Even as Smith entered the premises, the news spread like wildfire among the residents of the building. Employees, police officers, guards, reporters, politicians, and visiting dignitaries left their posts or places in line and streamed outside to enjoy the spectacle. Within minutes, two of the President’s children, Quentin and Archie, were climbing onto the sled, asking questions, inspecting the dogs and demanding a ride. Smith dutifully placed Quentin on the sled and quickly ran across the grounds while the photographers in attendance happily burned through their film.
With that wish granted, Smith parked and stood in line to meet the President. His clothes were as he dressed on the trails around Nome: sealskin leggings, wool shirt, hat with earflaps, and mukluks of walrus and reindeer skin. His heavy gloves hung from his back, swinging as he moved. He took off his coat, the only allowance for the warmer weather.
After a short wait, the President greeted him and the two talked privately for a few minutes. Roosevelt took Judge Moore’s letter and wrote a brief note confirming delivery for the wager. Before leaving, Smith entertained the crowd with several more laps around the White House.
The journey from Nome to Washington took a year, three months and six days. As Smith eagerly pointed out to reporters, he missed the deadline by more than two months. The following weeks consisted mainly of public appearances. Despite his busy schedule, less than a month after showing up at the White House, he met, courted, and eventually married a woman.
The already small and wiry musher lost 20 pounds while crossing the continent. However, the journey was the hardest for the dogs, although it’s difficult to know the exact impact. Smith was a storyteller, a natural narrator prone to exaggeration. The details have shifted significantly over time. His descriptions of his original team ranged from seven to ten dogs. He also enjoyed telling the captivated audience that many of the dogs were purebred wolves.
Despite this, he kept reporting that many of his dogs died on the voyage. Three were allegedly poisoned in Wisconsin. As the miles piled up, more and more died along the way. Smith was repeatedly forced to source and train new dogs, causing delays.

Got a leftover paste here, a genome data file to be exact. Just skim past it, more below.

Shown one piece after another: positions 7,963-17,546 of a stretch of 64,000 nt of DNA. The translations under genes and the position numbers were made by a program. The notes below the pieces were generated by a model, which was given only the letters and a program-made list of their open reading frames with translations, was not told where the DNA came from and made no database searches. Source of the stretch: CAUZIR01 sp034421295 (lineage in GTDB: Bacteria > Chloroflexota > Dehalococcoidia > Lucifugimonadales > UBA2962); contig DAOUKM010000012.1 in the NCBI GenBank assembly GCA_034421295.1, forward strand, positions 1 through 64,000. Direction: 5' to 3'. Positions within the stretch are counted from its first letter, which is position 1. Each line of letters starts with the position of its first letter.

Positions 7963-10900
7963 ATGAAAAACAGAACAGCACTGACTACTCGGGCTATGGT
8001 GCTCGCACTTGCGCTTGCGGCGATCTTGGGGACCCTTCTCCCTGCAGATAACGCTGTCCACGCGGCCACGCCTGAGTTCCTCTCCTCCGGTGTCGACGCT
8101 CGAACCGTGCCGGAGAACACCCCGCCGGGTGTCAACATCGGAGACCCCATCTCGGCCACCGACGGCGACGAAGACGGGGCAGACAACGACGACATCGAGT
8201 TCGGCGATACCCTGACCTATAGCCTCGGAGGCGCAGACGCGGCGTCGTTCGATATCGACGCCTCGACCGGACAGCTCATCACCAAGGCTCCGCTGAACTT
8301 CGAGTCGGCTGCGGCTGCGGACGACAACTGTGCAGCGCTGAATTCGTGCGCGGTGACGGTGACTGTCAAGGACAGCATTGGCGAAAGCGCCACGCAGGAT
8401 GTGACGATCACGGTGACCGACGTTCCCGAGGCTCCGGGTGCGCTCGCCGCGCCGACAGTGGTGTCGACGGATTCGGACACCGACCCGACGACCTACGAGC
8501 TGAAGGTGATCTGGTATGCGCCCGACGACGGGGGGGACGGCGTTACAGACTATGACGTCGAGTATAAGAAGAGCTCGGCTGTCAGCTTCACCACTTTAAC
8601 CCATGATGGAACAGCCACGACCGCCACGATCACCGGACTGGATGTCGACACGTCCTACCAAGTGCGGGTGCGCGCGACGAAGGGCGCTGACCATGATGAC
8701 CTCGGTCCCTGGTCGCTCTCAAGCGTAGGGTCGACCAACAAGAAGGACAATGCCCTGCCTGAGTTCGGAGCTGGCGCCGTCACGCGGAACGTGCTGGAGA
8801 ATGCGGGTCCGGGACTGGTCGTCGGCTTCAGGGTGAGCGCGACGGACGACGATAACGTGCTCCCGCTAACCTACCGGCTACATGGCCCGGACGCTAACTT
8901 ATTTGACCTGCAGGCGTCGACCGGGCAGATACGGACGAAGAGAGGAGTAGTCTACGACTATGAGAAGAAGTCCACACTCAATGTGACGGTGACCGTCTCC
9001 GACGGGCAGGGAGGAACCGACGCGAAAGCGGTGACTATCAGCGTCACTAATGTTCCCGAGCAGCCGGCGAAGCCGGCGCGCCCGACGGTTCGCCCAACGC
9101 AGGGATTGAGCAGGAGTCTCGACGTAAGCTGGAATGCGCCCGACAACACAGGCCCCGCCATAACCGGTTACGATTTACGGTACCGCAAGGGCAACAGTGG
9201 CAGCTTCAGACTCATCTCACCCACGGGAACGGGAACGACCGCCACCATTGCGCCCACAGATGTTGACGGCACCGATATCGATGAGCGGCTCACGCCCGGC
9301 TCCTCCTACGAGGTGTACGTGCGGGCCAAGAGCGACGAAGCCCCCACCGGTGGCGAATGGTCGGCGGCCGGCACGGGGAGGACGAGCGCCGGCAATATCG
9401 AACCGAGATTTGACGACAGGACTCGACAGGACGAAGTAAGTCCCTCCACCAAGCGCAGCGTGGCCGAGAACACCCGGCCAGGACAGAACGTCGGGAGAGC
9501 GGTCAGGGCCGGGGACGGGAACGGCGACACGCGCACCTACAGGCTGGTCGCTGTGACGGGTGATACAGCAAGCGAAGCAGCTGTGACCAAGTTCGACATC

In addition to delivering at the White House, Smith had a side bet in every state capital. After some time in Alaska, he returned south to complete the search. By 1912 he had toured the eastern half of the country before turning to the west. Only one of his original canine team survived, a male mutant named Jack.
With the admission of Arizona in January, the union included 48 states. He was in Oklahoma in March. Texas came in April. Arizona was ticked off in October. There was only one state. After another lengthy hiatus, he moved to Sacramento, California, in May 1913.
Celebrities came and went as Smith returned to Alaska. By the early 1940s, the woman was long gone. His money was gone too, the last of it lost in a mining company that had gone sour. By 1942, he was the unknown and destitute resident of a nursing home in Chico, California. And there he died on January 13, 1948. He was about 92 years old. Since he had no known relatives, the clerks checked his belongings. There they discovered a carefully preserved stack of newspaper clippings and a journal, details of Smith’s adventures stretching back to Wisconsin. Thanks to that revelation, his story resurfaced in the press, a final round of awards.
Caulwell, Frank. “The nervous Alaskan ‘musher’ will enter the state capital in a few days with a team of Malamute dogs led by a pure-blood wolf.” Washington Post, January 27, 1907, Jan.
“Dogs carry him on a long journey.” Prescott Journal Miner, October 3, 1912, 5.
“Eli Smith – His Life A Fabulous Story.” [California] Chico Enterprise, January 18, 1948, 2nd
“End of the Long Journey”. [Washington, D.C.] Evening Star, February 20, 1907, 2.
“Visit every capital city with a dog team at a stake of $25,000.” Bakersfield Californian, May 13, 1913, Aug.
“The legendary Alaskan pioneer dies penniless here today.” [California] Chico Enterprise, January 13, 1948, 1
[untitled note]. [Valdez] Alaska Prospector, January 18, 1906, 7